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management, and we plan to invest in them. paul: china released its official roadmap for capping carbon emissions before 2030 just days before the cop 26 climate summit begins in glasgow. the roadmap provides some detail on how beijing plans to deliver on its promise to be carbon neutral by 2050 it has. plans for sectors ranging from hydropower, to oil refining. global news, 24 hours a day, on air and on bloomberg quicktake, powered by more than 2700 journalists and analysts in more than 120 countries. kathleen: still ahead, we look at the process ask as this casino operator get two years to clean up its act. we will speak to a giving researcher. and, we discussed the market outlook from matt orton. this is bloomberg. ♪
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kathleen: let's look at how the stocks are doing now. alphabet down, not as it was. solid profits and revenues, however, cloud computing numbers came in light. and microsoft -- microsoft, let's call it lackluster. sales up 10% or more. the 11th earnings beat in a row. looking real good. advanced micro devices coming in with a bullish forecast, their datacenter sales doubling. despite this, they are down two thirds of 1%. robinhood is down 8%. there crypto trading revenues have cratered. the outlook is not good, in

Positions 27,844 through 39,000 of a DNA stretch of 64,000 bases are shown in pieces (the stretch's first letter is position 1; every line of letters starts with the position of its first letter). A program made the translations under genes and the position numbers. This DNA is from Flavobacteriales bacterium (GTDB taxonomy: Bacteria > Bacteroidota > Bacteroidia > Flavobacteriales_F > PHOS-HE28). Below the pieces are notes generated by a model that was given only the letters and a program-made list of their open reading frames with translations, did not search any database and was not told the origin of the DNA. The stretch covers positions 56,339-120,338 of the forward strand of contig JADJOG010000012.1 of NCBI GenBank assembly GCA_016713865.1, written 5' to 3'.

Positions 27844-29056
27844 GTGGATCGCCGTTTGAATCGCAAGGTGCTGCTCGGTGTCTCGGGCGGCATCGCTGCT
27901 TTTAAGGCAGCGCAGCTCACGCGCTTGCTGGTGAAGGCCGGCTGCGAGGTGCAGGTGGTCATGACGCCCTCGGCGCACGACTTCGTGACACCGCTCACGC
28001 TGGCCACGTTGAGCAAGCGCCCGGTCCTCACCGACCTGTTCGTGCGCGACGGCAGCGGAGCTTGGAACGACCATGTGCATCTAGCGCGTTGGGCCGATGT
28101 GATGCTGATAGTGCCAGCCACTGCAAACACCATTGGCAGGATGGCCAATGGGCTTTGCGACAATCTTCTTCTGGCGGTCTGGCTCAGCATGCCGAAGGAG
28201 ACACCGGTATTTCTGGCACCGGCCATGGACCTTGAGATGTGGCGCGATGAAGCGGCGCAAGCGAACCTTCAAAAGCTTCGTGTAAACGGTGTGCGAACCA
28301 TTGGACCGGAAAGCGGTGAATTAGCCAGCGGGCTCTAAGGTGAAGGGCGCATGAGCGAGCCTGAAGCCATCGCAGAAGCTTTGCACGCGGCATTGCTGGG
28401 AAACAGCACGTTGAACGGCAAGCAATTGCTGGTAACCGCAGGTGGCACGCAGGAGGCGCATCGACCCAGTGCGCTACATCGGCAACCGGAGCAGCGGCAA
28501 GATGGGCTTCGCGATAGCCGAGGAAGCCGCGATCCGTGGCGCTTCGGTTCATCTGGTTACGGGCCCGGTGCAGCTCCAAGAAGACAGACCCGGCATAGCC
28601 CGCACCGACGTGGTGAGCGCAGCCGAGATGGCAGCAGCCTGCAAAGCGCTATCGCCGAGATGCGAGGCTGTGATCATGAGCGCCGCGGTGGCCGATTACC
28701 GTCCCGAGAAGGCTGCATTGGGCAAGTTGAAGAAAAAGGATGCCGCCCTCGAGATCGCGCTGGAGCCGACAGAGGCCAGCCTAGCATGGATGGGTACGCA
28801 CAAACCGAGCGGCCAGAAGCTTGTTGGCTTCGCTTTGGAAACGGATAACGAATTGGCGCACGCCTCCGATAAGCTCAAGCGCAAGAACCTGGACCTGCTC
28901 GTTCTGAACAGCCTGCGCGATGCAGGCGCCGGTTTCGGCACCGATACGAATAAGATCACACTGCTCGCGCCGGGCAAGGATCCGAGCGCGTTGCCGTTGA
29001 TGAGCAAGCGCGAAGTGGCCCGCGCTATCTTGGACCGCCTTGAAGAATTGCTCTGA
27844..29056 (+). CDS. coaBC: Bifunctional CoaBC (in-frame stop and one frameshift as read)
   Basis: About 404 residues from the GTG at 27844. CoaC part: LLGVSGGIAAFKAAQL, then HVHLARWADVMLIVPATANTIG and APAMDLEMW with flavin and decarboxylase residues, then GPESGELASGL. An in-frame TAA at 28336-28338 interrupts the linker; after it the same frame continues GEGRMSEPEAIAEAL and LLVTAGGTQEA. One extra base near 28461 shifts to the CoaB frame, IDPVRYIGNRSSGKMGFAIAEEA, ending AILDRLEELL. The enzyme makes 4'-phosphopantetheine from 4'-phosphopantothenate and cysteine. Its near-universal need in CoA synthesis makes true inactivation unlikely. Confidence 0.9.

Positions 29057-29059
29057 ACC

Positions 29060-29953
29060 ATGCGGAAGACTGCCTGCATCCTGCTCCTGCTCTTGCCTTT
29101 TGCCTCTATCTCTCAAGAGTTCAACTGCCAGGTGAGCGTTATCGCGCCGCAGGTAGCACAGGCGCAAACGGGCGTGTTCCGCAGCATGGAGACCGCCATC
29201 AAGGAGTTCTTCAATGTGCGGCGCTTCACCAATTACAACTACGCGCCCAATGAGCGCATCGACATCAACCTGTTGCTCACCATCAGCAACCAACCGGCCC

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fact, they decreased the amount of revenues the sea for this year to $1.8 million. -- $1.8 billion. let's get the specifics on where the market is heading with matthew orton, chief market strategist for carillon tower advisers. good to see you again. when you look at the earnings today. microsoft versus google is one. then you take twitter, they did great. robinhood you wonder what their future is now. matt: it is great to be back. we are getting to see a lot of different earnings reports providing good view of what is going on both between the consumer, the rest of the economy, and i think this goes to what we have been telling our clients the past couple of weeks, is that as we get into this morning season, as economic growth is starting to slow, the
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idiots -- -- the idiosyncratic events of all these stocks will start to matter. we saw the rise of meme stocks earlier this year, we saw a lot of volume and that is what propelled robinhood bob and got the initial enthusiasm around it, but you saw that trading wayne in the summer -- wane off in the summer and consumers rotating back to fundamentals which happens to be megacap stocks. that is where we try to director investors, is really following the fundamentals and the growth stories. kathleen: i guess one of the problems for some investors is, robinhood, when it was soaring and it was a newcomer on the walk, it was great -- on the block, it was great. people say they are great, still a good company, you may want to invest in them. but the evaluation is such that you can't expect the kind of gains you would see with some other stocks.